Wondering how to get started as a freelance writer? Take the following steps:
Choose a specialization Develop writing samples Build a website Take out insurance for writers
Read on to learn everything you need to know about how to get into freelance writing.
Choose a (writing) specialization
So you want to be a freelance writer. But what kind of writing do you want to do? First, assess your skills. In general, a freelance writer should be:
- A clear communicator
- Able to turn around articles quickly
- A strong proofreader
If you have all of these skills, just about any field of writing could be a good fit. However, some may require more self-direction, while others come with more guidance from your clients. Before you apply to your first writing job and start your freelance writing career, learn about the different kinds of writing so you can decide which best suits your skills and interests.
Fields of freelance writing include:
Journalism – Journalism includes writing articles on world and local news, culture, technology, and other subjects. As a freelance journalist, you’ll need to develop unique pitches for your articles, and then directly contact magazines, newspapers, and websites to place them.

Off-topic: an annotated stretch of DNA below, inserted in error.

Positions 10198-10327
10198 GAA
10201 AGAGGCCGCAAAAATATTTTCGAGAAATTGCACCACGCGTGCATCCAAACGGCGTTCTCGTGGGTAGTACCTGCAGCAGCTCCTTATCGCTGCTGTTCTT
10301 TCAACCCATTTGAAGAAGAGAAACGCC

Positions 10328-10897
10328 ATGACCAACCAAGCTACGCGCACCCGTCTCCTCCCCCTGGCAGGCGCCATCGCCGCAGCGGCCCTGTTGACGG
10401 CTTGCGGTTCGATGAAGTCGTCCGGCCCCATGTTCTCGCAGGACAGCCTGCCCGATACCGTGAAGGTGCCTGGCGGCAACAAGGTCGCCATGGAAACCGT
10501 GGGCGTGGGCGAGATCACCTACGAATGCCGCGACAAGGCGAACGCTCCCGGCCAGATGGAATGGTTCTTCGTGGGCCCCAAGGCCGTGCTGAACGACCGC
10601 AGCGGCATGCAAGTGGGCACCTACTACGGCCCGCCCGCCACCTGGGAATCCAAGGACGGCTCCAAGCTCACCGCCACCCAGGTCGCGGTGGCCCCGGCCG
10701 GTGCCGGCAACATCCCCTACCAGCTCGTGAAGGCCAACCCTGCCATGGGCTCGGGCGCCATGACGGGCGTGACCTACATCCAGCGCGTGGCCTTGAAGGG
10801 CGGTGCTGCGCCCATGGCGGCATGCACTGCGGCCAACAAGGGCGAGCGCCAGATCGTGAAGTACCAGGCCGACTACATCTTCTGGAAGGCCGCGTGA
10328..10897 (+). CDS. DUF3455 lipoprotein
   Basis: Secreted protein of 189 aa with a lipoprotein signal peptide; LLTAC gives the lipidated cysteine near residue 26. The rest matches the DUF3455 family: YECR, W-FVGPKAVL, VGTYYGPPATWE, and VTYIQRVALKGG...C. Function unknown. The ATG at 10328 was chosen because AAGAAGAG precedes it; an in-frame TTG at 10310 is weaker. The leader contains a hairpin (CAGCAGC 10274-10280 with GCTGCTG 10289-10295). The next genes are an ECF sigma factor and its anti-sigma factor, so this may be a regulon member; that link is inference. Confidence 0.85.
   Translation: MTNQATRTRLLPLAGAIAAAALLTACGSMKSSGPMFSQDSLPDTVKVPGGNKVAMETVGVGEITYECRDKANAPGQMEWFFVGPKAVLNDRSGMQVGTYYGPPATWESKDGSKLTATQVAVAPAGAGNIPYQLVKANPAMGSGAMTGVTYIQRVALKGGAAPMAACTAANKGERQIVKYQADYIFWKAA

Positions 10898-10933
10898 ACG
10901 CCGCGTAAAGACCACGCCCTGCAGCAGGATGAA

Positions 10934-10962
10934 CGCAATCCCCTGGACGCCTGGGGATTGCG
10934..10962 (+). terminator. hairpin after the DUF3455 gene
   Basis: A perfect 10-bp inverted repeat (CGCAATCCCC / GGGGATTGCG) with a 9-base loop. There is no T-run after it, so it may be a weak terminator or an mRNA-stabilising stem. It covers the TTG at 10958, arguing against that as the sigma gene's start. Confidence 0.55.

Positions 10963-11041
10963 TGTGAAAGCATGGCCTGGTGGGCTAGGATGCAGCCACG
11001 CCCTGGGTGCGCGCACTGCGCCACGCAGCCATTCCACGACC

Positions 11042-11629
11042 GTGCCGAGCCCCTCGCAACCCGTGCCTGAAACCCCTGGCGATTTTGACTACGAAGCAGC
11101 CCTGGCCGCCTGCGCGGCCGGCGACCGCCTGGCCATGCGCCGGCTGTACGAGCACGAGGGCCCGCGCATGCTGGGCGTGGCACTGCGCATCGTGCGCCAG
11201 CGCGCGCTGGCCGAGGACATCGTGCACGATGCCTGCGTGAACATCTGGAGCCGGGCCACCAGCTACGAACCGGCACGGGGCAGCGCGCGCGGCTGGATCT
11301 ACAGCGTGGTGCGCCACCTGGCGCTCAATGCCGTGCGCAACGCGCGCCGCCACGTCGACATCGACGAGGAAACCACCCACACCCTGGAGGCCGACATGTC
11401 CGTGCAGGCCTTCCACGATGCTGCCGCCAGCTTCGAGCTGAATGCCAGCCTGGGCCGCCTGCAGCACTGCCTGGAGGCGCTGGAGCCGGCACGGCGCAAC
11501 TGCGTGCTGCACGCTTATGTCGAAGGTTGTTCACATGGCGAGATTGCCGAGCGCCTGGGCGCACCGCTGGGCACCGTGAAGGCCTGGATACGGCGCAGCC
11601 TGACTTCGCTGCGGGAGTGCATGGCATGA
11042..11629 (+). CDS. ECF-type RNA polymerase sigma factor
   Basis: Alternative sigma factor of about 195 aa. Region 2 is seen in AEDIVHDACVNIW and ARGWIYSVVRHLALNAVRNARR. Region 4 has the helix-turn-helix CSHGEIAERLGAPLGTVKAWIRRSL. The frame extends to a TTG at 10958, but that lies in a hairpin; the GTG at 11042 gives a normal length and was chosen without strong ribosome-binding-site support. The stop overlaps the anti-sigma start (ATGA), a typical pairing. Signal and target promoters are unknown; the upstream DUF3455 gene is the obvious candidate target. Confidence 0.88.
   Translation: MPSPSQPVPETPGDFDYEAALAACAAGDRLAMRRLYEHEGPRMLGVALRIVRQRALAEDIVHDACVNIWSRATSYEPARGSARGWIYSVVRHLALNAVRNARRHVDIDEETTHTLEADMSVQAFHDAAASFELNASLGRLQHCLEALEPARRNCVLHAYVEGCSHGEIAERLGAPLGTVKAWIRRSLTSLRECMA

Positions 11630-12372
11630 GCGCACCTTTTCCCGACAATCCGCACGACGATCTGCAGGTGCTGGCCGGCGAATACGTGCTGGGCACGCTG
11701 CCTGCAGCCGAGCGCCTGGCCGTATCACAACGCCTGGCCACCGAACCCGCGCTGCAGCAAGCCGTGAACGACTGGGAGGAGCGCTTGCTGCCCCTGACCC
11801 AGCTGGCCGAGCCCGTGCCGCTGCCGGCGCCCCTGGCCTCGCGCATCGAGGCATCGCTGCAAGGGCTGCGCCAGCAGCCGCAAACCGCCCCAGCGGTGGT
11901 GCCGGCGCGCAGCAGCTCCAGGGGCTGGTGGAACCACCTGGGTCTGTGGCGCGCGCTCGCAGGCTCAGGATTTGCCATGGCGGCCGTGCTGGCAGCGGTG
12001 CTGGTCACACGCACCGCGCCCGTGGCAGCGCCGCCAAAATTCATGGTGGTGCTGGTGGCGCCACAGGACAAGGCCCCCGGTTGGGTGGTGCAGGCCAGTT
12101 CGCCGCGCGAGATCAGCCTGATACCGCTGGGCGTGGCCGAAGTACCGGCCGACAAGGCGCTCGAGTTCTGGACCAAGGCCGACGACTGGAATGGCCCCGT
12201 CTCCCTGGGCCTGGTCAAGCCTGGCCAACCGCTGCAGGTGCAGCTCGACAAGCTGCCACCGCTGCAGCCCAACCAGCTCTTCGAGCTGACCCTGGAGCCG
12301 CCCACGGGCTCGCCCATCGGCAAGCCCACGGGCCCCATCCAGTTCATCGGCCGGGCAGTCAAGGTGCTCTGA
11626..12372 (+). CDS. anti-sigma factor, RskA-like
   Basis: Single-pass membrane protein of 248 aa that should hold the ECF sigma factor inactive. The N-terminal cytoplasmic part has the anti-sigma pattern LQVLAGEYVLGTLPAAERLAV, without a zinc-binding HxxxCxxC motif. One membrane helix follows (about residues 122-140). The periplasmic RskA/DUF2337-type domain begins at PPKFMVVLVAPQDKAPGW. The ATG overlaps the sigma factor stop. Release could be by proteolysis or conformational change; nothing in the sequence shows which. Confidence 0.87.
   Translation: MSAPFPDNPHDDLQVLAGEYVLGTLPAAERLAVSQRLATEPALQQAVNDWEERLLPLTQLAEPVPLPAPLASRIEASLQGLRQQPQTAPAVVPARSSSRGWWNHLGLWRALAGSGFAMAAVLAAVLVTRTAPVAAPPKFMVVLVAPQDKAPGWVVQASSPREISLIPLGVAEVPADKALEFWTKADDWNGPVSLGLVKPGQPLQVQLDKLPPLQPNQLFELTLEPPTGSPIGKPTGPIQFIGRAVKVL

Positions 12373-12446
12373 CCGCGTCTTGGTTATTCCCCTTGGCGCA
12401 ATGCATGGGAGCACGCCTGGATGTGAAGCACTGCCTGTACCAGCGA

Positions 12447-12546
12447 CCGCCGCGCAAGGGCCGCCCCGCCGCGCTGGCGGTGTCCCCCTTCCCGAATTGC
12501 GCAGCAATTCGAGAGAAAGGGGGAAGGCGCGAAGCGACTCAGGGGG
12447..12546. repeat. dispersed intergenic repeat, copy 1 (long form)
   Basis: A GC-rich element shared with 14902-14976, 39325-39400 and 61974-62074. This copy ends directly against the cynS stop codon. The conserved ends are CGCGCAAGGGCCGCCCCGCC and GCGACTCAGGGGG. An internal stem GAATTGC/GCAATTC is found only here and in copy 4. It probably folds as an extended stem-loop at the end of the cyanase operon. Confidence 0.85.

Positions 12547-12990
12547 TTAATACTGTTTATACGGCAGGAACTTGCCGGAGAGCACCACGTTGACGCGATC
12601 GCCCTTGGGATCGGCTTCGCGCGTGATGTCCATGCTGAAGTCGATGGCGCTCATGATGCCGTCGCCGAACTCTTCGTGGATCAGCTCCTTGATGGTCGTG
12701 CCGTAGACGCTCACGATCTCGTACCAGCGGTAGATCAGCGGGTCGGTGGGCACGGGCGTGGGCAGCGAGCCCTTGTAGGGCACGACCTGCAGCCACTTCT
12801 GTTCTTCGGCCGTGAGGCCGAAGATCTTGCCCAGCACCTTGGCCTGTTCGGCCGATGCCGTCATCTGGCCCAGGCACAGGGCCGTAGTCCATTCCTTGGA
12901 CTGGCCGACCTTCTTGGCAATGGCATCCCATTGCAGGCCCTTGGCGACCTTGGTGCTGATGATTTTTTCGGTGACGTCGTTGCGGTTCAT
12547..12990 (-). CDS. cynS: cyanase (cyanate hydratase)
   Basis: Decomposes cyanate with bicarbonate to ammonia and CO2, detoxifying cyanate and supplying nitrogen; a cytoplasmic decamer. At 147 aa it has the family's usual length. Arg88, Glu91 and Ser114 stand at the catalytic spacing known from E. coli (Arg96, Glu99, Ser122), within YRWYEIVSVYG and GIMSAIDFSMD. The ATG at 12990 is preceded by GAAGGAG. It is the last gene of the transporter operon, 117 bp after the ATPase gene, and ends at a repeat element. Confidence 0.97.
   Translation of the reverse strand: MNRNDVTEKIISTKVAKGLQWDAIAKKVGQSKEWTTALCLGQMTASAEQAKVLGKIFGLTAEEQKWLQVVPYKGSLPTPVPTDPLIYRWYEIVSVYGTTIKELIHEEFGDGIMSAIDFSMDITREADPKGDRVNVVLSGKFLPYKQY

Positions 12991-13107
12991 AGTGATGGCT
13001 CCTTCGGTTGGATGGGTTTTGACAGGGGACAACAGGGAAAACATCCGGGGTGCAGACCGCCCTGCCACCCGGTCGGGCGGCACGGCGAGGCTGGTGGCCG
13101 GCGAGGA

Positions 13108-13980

Copywriting – Support brands by developing blog posts, web copy, white papers, newsletters, Instagram captions, and more through content writing. As a freelance copywriter, you might work directly with a brand, or get work through a copywriting agency. Either way, it’s all about understanding the client’s brand voice.
Grant writing – Help nonprofits apply for funding from government agencies and other charitable organizations. Grant writing requires some of the same skills as copywriting: understanding an organization’s goals and spelling them out for an audience.